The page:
13.09.2017 Feature Article

Over-Emphasis On Examination; A Deadly Deviation From The Holistic Role Of The Ghanaian Basic Schools

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13.09.2017 LISTEN

The basic school as it is, functions almost as a substitute to the role of the home. A child between the ages four and fifteen spends at least one-third of the day in school. This period is also the most active of the child’s life. They come home either meeting the absence of their parents due to work demands or come and find them busy. Therefore, most parents in Ghana now only have the weekends- which religious and social activities might take one of the two days- or public holidays to have full day experience with their children. So to some extent, parents and guardians are entrusting their wards to teachers not only the responsibility of academics but to ensure a holistic development of the child. The school is no more just a place for academics but has to position itself to act as the child’s second home.

The modern day basic school should be seen as a quasi-home institution which has now gone beyond just teaching reading and writing examination. The role of the school has changed drastically due to changing trends in society. The school must be made to embrace this role if society wants a better future otherwise it will be churning out only ‘examination writers’. If the home is breaking, the school must step in to take up from the home in terms of seeing to the development of the child.

Schools should be seen as a ‘complete’ institution with the preparation of young ones to fit appropriately into society as its main target. Schools should not be a mere assessment tunnel where a pupil must passively pass through to get a certificate at the end. Beyond the examination and certification, the basic school should pay attention to character development, emotional and psychological adjustment, aptitudes and skills development of the child. The teacher should not limit his or her duty to only issuing out instructions in the classroom. The performance of a school should not be limited to pupils’ grades in the Basic Education Certificate Examination (B.E.C.E.). An excelling school must be assessed using some parameters; parameters that when fully taken into consideration, will bring the best out of pupils and make them better, responsible and active members of the society and also help teachers move away from being just classroom instructors.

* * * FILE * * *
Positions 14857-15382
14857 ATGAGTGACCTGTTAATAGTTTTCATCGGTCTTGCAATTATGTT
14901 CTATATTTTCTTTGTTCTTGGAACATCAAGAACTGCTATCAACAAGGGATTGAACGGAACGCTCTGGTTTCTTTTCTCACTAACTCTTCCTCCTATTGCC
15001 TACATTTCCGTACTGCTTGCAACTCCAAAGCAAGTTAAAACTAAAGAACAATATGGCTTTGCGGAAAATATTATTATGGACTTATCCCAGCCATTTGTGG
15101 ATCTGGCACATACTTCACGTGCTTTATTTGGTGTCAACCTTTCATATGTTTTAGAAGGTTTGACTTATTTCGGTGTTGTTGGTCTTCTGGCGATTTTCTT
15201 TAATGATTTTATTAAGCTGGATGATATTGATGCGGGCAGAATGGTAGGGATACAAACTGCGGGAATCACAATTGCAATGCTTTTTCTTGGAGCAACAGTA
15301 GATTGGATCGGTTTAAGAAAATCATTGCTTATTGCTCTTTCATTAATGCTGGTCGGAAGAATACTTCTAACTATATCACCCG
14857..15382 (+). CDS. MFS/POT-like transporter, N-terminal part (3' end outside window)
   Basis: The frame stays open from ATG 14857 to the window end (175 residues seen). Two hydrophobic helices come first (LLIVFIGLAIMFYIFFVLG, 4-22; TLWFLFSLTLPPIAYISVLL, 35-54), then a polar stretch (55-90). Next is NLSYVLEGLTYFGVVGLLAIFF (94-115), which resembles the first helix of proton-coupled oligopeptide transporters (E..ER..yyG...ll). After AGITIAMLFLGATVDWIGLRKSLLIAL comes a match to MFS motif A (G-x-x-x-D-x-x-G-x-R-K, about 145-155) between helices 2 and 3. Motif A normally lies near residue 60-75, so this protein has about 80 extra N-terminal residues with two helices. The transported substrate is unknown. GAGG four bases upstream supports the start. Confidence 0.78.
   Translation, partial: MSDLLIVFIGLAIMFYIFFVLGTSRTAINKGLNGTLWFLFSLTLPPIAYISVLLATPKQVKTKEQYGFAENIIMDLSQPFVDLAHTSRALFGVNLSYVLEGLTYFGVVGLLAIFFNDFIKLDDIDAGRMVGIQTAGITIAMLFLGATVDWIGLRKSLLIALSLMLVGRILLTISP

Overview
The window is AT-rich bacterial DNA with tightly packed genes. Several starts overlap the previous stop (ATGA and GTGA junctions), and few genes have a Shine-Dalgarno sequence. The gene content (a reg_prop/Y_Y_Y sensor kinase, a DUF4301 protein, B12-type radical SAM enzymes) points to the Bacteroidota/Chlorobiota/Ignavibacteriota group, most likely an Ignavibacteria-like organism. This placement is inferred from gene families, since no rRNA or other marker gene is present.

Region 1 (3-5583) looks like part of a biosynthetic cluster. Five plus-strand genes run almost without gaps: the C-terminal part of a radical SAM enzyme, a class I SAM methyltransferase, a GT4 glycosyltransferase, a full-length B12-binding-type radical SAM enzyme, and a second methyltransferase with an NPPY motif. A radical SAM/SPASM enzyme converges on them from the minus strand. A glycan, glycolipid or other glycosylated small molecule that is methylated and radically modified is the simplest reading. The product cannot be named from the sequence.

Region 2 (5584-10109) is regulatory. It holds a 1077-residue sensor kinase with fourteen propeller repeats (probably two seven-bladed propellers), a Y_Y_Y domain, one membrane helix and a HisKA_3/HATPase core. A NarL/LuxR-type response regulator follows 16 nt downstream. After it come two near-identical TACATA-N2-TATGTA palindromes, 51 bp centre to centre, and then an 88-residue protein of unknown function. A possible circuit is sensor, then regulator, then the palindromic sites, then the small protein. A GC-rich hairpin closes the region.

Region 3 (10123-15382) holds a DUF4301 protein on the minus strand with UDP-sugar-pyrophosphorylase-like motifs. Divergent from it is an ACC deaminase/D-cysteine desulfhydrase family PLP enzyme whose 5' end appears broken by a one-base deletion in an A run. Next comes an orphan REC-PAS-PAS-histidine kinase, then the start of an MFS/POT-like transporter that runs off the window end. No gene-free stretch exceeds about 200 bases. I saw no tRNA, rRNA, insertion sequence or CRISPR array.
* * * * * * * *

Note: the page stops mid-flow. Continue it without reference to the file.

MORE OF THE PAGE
On yearly basis, schools in each district must be ranked using certain relevant markers. Definitely, the B.E.C.E. results must be considered but it should not take the lion’s share of the assessment scheme otherwise the norm will continue with uncontrollable emphasis on rote learning. Some of the indicators to be considered must include the presence of a functional Guidance and Counselling coordinator with his or her well-furnished office in the school. This coordinator should not just be any person ‘selected to represent something’. This is what is going on in most basic schools in Ghana.

There is either no recognition–with respect to pupils not knowing - guidance and counselling coordinator or someone who will just represent the school when there is a meeting for guidance and counselling coordinators. The district coordinators must be up and doing and put the school coordinators on their toes. The head teacher must make known to pupils who the guidance and counselling coordinator is. Records must be kept on the activities of the coordinator and must be supervised. The emotional and psychological needs of each student should be of concern to teachers. Someone must be there to listen and guide pupils. The overloaded nature of the timetable does not also help make the coordinators have time to do their work.